In Memoriam 1942 – 2013 “Roger Ebert loved movies.”

RogerEbert.com

Thumb_9gm3ll8jmttmc3w4bmnmcurldl8

Guardians of the Galaxy

In many respects, “Guardians,” directed and co-written by indie wit James Gunn, and starring buffed-up former schlub Chris Pratt and Really Big Sci-Fi Blockbuster vet…

Thumb_ucbxqmvenx5y5smkgcyyx9ri1x4

Get On Up

Tate Taylor’s biopic of James Brown is frustratingly mainstream and safe. Chadwick Boseman makes a great James Brown, and all your favorite songs are represented.

Other Reviews
Review Archives
Thumb_xbepftvyieurxopaxyzgtgtkwgw

Ballad of Narayama

"The Ballad of Narayama" is a Japanese film of great beauty and elegant artifice, telling a story of startling cruelty. What a space it opens…

Thumb_jrluxpegcv11ostmz1fqha1bkxq

Monsieur Hire

Patrice Leconte's "Monsieur Hire" is a tragedy about loneliness and erotomania, told about two solitary people who have nothing else in common. It involves a…

Other Reviews
Great Movie Archives
Other Articles
Life Itself Archives
Other Articles
Blog Archives
Other Articles
Channel Archives

Reviews

Me, Natalie

  |  

"Take some advice from an old pro," the go-go girl tells Natalie. "Don't make the mistake of thinking love in real life is like love in the movies. You're in apple blossom time now, but a time will come..."

But love in real life is, of course, like love in the movies. And so Natalie moves out of Brooklyn and into a pad in Greenwich Village, and who should be living downstairs but a gorgeous 6-foot-2, black-haired, clear-eyed hunk of masculinity who was a rich and successful architect in Connecticut but has come to the Village to do some serious painting and Discover Himself. And who could inspire him more richly, more fully, than loyal Natalie, who may be plain on the outside but has a heart of solid throbbing gold.

To this elementary description of the plot, only one thing needs to be added: It's good to see love in the movies looking like love in the movies for a change. "Me, Natalie" is as conventional and corny as warmed-over "Young at Heart" (fairy tales can come true -- it can happen to you).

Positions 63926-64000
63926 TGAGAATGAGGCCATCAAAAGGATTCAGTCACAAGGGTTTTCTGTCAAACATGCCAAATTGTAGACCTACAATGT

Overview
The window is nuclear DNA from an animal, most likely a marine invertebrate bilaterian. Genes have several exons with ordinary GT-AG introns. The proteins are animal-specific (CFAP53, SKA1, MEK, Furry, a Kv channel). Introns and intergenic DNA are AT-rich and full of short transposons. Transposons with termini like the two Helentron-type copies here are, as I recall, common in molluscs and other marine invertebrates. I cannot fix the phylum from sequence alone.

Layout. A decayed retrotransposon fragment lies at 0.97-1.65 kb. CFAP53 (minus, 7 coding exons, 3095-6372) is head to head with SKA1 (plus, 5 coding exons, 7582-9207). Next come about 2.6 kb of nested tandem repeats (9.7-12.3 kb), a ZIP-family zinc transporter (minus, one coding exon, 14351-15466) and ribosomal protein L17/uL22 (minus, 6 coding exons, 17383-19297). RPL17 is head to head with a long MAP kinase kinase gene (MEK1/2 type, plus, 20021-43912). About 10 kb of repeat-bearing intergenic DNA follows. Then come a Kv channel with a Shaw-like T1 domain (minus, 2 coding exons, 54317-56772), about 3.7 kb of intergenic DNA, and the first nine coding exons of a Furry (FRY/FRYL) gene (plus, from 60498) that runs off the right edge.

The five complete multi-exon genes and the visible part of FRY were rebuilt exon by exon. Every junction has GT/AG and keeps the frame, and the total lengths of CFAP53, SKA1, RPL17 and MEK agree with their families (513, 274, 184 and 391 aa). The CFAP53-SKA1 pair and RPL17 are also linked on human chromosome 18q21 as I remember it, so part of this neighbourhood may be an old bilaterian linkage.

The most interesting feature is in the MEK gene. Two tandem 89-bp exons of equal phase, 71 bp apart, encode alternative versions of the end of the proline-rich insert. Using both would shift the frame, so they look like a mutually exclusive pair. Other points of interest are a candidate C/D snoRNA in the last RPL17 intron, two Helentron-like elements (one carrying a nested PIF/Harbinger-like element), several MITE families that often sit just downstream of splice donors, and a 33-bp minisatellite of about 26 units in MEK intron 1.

The story involves Patty Duke, known as Clown Face in the neighborhood, who is promised by her mother that, never mind, when she grows up she'll be beautiful. But, alas, when she grows up she's still plain and gawky and should have had braces on her teeth.

She takes heart from her beloved Uncle Harold, who explains that boys look for exterior beauty, but that men -- men! -- look deeper into the soul of a woman. But then Uncle Harold gets engaged to the go-go dancer with the 40-inch bust. Natalie's parents arrange dates with obnoxious second cousins, but it's to no avail, and finally she flees to the Village in order to be herself: Me, Natalie.

The movie is uneven. There are three Semi-Obligatory Lyrical Interludes when one would have done (a S-OLI, you'll recall, is when somebody starts singing on the sound track and the heroine runs through the rain. Or mist, or surf, or something, in slow motion to show how beautiful or tragic life is. Every movie these days has at least one Semi-Obligatory Lyrical Interlude; they've been the newest thing for eight years).

The interludes are a mistake because they distract from the story; if Natalie is anything, she's not the kind of girl who goes mooning about in the mist. Occasionally, in despair, I wonder when a director will take courage and trust in his story instead of his gimmicks. No matter. "Me, Natalie" is a pleasant film, very funny at times, and the evidence in the audience was that women liked it enormously. And Patty Duke, as Natalie, supplies a wonderful performance.

Note: Why is it that all artists in movies are lousy artists? The paintings displayed by James Farentino in this one are pastel nudes done in the style of Northern Tissue wrappers.

Popular Blog Posts

Who do you read? Good Roger, or Bad Roger?

This message came to me from a reader named Peter Svensland. He and a fr...

Able-Bodied Actors and Disability Drag: Why Disabled Roles are Only for Disabled Performers

Scott Jordan Harris argues that disabled characters should not be played by able-bodied actors.

Comic-Con 2014: Star Trek Kickstarter Film "Prelude to Axanar"

A report from SDCC on the Kickstarter "Star Trek" film, "Prelude to Axanar."

Exploring Israel-Palestine through Movies: Part 1

The first part in a four-part series on what film can teach us about the relationship between Israel and Palestine.

Reveal Comments
comments powered by Disqus